Chances are you know someone who has had a heart attack; maybe you have had one yourself.  According to the American College of Cardiology, every year about 785,000 Americans have a first heart attack and another 470,000 who have already at one or more heart attacks has another.  Heart disease is the leading cause of death for both men and women.  Because of this statistic, you may be wondering “If I have had a heart attack, will I be able to get life insurance?”  Life insurance companies base application approvals off a number of factors, life expectancy being a big one.  So, how does having a heart attack play into this?

What Insurance Companies Want to Know

If you have had a heart attack (or multiple) and are applying for life insurance, be open and honest about your health condition.  Questions the insurer may want to know include:

1.  When did you have the heart attack(s)?
2.  Were there any underlying issues that caused it?
3.  Do you have a family history of heart disease?
4.  How often do you visit your doctor?
5.  What treatments were recommended for you?
6.  What treatments have you undergone (including any surgeries or prescriptions)?
7.  Has your condition improved?

A single heart attack with no family history of heart disease will likely have more favorable results than if you have had more than one and also have heart disease in your family.  The life insurance companies look at many different factors when underwriting an applicant.

What You Can Do

If you have loved ones, you want life insurance to protect them.  Having a heart attack quickly puts life into perspective, making the need of buying life insurance that much more important.  If you died unexpectedly, would your loved ones be affected financially?  Term life insurance is structured to replace the income you provide.  Having a history of heart issues can make buying life insurance a bit more complicated, but there are things you can do to increase your chances of being approved and getting good rates.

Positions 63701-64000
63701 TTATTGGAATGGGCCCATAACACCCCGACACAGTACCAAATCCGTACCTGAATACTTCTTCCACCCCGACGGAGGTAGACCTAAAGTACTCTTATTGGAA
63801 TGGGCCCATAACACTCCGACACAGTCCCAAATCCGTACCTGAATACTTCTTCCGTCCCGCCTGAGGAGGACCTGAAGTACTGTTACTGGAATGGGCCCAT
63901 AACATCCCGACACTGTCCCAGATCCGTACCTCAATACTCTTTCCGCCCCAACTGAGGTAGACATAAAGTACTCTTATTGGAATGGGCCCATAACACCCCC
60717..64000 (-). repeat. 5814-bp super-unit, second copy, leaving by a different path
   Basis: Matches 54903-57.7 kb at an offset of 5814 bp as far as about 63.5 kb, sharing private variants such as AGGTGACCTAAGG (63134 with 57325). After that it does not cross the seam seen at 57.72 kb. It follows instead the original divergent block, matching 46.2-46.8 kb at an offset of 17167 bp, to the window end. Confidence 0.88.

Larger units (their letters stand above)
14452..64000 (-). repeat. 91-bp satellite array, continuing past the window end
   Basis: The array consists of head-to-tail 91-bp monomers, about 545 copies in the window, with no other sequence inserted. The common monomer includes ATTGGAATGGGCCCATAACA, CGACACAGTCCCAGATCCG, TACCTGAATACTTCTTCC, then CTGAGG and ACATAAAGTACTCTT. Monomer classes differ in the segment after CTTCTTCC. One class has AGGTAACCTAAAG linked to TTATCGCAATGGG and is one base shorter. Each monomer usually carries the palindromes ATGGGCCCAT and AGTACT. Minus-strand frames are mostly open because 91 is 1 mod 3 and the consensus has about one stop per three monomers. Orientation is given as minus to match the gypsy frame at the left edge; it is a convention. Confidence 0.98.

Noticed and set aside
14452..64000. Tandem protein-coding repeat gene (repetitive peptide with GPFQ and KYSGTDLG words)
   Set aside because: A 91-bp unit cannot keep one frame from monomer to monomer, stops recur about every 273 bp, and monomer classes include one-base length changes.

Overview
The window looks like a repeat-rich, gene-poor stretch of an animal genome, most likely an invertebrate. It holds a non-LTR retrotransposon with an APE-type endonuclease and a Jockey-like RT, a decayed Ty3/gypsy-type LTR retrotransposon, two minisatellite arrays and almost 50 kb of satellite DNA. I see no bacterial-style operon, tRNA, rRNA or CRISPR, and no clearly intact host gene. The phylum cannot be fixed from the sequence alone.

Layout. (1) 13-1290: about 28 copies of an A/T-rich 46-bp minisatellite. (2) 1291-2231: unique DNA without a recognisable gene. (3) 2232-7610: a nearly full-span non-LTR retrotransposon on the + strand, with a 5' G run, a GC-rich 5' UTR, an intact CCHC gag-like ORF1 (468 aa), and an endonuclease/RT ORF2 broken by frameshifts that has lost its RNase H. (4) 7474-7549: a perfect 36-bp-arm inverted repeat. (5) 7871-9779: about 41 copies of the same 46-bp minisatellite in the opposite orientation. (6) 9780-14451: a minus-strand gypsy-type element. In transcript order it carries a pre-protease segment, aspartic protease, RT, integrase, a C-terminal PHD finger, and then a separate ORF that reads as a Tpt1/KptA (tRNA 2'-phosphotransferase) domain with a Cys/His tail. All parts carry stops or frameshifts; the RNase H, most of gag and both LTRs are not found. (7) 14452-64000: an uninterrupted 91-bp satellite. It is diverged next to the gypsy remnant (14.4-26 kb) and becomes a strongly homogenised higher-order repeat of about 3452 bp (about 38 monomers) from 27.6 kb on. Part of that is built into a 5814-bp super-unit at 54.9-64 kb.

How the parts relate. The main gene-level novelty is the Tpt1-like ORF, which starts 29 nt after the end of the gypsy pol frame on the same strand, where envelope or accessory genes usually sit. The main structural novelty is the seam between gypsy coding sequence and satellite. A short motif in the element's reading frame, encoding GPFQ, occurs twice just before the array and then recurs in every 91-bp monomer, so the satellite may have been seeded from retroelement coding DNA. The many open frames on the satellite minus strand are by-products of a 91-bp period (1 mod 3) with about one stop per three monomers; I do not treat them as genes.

1) Work with experience – Quotacy has access to multiple life insurance carriers, so if one carrier treads more carefully with heart disease than another, we can shop your case elsewhere that gives you better odds of approval.  Quotacy’s parent company Hallett Financial Group has put more than $14 billion in life insurance policies in place.  That’s a lot of experience working for you.

2) Maintain a healthy diet and exercise – Focus on eating heart-healthy foods and exercise regularly.  Even a quick 30 minute walk each day can make a difference.  Your heart is a muscle and if you exercise, it will become stronger just like any other muscle.  People who don’t exercise are almost twice as likely to get heart disease compared to active people.

3) Quit smokingSmoking is a risk factor of heart disease and if insurance companies see you have a history of heart attacks and you smoke, that’s a double whammy.  You could be automatically declined.  If you are approved, the amount you pay in premiums will be significant.

4) Monitor your alcohol intake – Drinking excessively is risky for your cardiovascular health.  The key is to drink in moderation.

5) Listen to your doctor – If your doctor has prescribed certain treatments for your heart issues, do not ignore them.  If insurance companies see you have had a heart attack, but are diligently following through with your doctor’s recommendations, they may lean more favorably and chances for approval and good rates are much higher.

Every individual application is unique and insurance companies underwrite on a case-by-case basis, so it’s impossible to say exactly what kind of rates you will be offered.  Quotacy will shop your case to help you get the best coverage for your situation.  Taking a look at how much term life insurance may cost you is free and easy at Quotacy, and we will never sell or share your private information to third parties, nor do we even ask for it until you are ready to apply.  Take care of yourself and take care of your loved ones, apply for life insurance today.


Photo credit to: JD Hancock


Related Posts:

Ask an Underwriter: Hypertension

Being Healthy Can Save You Money on Life Insurance

Why Does My Family History Affect My Life Insurance?

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